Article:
Again working with clients I discovered that the OCD - repetitive actions help them to deal with anxiety. Almost as though by focusing on the doing and it’s repetition for a while it bounces them off their anxiety track. If you imagine being racing around a track 200 miles an hour with no way off it, you will be desperate to find a way out. The rituals of repetition slows the mind giving them respite as well as feeling their actions will keep the bad at bay. OCD is a survival tool, often difficult to break only because it is serving such a valuable service to the sufferers. What I found - once we know the positive of the OCD and relax the mind they are better able to manage and overcome these issues.

What role do you feel the mind plays in creating anxiety?
The mind creates everything but as well, our belief systems. If we believe and fear something bad is around the corner the imagination is excellent at making up scenarios or creating stories which fuel our fear. I often find that those who suffer anxiety are some of the most creative people. As only with a rich imagination can we create such uncomfortable scripts.

How do you break this mind cycle?
First, you have to see it as exactly that. A mind cycle. Thought process that go round and round not letting you on the off ramp. Then seek out support to relax the mind. If the mind is relaxed and a new perspective introduced there is a better chance to be inspired and shift your mind set to a more positive one and let go destructive thought patterns and outdated conditioning. Hypnotherapy is brilliant for changing mind sets.

Is there hope for someone who has suffered with anxiety or OCD  for years or even their whole life?
In my experience without a doubt. I had an 80 year old client who defined herself as a ‘worrier’. She said she always worried and will always worry. My question to her was - “Do you always want to be a worrier?” She recently lost her husband who because of her high anxiety levels did everything for her. Now without that support she has to learn to manage on her own which is difficult in itself - never mind with a mind that is zooming around in circles.

So, we talked, relaxed, changed her patterns of thinking and honestly, she has a much better social life than me. For years she could never go anywhere (needing to manage her anxiety) but is most certainly making up for it now. More importantly she is no longer living in a state of fear.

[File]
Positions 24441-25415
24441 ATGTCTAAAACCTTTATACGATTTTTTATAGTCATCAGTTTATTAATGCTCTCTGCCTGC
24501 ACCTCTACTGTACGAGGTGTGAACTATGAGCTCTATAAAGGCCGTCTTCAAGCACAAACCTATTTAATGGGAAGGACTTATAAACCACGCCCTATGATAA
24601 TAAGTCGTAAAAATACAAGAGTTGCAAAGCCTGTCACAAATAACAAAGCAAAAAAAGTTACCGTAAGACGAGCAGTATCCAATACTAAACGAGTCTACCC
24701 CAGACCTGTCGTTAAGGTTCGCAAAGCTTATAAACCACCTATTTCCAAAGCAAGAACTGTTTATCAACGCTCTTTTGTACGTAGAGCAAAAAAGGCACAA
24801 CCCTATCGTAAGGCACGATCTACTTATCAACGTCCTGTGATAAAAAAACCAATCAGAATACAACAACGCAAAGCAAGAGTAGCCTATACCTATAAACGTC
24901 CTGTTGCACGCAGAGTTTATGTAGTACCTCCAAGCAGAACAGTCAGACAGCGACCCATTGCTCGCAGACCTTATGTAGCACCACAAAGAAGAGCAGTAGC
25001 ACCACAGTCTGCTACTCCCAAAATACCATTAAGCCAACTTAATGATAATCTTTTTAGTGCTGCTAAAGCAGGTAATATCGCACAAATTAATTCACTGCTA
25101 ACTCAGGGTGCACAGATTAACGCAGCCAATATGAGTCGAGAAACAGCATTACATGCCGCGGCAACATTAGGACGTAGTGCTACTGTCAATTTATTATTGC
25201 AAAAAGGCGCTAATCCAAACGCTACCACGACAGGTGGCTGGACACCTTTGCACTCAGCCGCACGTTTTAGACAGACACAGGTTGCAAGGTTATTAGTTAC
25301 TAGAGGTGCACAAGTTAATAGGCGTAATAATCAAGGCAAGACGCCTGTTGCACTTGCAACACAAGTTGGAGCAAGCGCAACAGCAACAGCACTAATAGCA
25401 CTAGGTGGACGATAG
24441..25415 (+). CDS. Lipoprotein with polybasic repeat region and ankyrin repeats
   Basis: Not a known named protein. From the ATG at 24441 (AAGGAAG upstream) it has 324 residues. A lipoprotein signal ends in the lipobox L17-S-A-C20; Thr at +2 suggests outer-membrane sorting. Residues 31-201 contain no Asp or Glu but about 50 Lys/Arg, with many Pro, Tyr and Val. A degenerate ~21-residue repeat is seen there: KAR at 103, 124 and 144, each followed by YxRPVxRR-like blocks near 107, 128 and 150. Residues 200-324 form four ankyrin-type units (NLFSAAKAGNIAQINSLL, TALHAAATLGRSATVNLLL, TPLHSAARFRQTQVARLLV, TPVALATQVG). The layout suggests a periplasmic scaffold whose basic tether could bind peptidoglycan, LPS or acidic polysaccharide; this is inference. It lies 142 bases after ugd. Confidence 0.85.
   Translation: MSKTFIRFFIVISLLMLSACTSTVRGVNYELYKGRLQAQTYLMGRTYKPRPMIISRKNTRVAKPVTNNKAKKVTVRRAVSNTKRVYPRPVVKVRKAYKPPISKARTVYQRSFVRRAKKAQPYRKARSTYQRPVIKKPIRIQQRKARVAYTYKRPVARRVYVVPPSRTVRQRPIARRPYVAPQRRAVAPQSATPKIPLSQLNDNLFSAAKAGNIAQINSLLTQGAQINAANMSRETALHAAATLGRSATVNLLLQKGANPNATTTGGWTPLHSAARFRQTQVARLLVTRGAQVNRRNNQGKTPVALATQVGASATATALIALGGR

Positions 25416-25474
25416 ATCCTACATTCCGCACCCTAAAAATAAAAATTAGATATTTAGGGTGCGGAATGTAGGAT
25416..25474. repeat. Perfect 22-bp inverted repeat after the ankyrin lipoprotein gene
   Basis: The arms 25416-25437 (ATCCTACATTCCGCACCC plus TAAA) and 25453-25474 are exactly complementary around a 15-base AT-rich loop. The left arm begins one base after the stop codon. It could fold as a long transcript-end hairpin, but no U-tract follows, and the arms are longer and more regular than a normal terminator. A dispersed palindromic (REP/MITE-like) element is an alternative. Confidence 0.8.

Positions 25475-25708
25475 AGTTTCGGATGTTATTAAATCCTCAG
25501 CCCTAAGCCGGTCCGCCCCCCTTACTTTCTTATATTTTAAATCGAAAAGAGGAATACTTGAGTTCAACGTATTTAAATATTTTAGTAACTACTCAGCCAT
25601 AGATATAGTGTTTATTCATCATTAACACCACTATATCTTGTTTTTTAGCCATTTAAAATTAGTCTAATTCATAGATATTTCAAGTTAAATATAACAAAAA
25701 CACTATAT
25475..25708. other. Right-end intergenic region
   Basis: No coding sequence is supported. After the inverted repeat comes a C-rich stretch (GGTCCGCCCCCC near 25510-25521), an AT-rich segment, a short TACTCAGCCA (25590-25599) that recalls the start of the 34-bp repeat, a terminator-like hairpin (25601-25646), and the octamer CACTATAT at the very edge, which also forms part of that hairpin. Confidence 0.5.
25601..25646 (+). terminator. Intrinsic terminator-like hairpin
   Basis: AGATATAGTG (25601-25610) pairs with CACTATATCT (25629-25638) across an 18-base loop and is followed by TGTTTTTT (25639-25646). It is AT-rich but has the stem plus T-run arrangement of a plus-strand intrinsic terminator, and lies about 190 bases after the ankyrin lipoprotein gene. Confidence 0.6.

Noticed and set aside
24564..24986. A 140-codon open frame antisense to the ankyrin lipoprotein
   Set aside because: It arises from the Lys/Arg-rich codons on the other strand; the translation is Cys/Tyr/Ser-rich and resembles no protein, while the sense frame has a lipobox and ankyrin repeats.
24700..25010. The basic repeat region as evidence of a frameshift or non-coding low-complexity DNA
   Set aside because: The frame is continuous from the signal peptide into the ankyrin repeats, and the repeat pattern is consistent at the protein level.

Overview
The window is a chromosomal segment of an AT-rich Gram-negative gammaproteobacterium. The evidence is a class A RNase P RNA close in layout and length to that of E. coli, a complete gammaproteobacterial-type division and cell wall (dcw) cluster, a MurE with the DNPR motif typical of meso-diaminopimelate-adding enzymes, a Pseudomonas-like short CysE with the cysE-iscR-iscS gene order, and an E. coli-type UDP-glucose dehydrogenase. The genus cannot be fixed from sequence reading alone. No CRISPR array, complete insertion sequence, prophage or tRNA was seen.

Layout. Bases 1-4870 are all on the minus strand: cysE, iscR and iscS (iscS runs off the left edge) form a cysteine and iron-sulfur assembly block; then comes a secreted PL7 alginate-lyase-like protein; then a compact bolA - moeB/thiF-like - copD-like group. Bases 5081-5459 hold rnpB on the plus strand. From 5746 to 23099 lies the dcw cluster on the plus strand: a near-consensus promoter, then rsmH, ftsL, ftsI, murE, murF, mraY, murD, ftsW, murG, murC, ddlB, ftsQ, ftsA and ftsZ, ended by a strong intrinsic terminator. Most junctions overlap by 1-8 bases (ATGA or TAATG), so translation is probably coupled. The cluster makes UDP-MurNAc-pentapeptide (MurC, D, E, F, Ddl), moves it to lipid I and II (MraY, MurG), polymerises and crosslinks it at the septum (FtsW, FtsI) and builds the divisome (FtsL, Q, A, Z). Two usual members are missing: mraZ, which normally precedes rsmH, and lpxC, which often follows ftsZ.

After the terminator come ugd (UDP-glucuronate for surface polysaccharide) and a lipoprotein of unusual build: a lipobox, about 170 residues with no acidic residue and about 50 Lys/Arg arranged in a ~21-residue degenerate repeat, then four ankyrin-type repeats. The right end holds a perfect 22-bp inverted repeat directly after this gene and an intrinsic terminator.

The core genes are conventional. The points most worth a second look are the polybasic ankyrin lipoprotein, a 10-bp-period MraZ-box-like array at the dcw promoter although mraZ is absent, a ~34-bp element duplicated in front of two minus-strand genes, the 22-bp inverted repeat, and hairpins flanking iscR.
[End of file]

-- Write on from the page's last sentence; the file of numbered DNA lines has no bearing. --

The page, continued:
How can anxiety or OCD be treated? How do you treat them?
I think I have covered that in other questions but basically in order to change we need to see where we are. We need the whole of the issue, not just the problem. So this means looking at the positive as well as the negative of the situation. Sometimes the positive maybe harder to get your head around but always it is there supporting you from changing. Again I can’t emphasize enough the need to empty the stress bucket (reducing stress levels) which is important for all but especially so as that flight or fight syndrome needs to be switched off (not something that should ever be left on. Always that protective system is available and best used when needed).

My work is all about Personal Development - helping us to evolve from whatever mindset or state which holds us back. I work on quite a deep intuitive level with both the Hypnotherapy , NLP and the counseling. As well, provide lots of practical tools to help sustain healthier thought-patterns.
What success rates have you had of overcoming anxiety?
I have had very good success with both anxiety and OCD. OCD as I said is more challenging because of the habitual rituals trapped within the web of intense anxiety. But certainly I have helped many manage better and indeed step into life more fully.
What is the key bit of advice you would give to anyone who is suffering with anxiety - firstly personally, and secondly in terms of what to do about it?

  1. It doesn’t have to be this way. All that is carried within is going much too fast, the speed fuels our fear which calls on the imagination to think of all the things which could go wrong. When in fear we look for safety. It makes sense when hyper-vigilant we end up curtailing much of what we do or want to do because we don’t want any more fear and discomfort and certainly don’t want it to grow.
  2. Seek help. A good first step is to lower those stress levels. Again Hypnotherapy is great for that as when the stress falls away, relaxation starts to take hold. When relaxed the mind slows. And then you need to shift your perspective which is why it helps to have someone (another perspective ) as a guide. However, there are lots of self-help books about that can also help you make that shift. An old favorite - Feel the Fear and Do it Anyway by Susan Jeffers comes to mind.

Remember though - 
You can change. 
Life doesn’t have to be this way.
The Mind loves to evolve, embracing flexibility and expansion.



About the author / more information

Cindy Hurn is based in Norwich, UK. Her tools are many and varied including Hypnotherapy, NLP, Intuitive Coaching or Workshops for Personal and Spiritual Development. Her understanding of the mind and energy offers invaluable insight and practical ways of increasing well-being. Cindy also runs an Executive Mind Management Program (EMM) to help improve work/life balance for the sometimes busy and stressed mind as well as open doorways to more productive and creative thinking.
Website: Cindyhurn.com
Twitter: @cindyhurn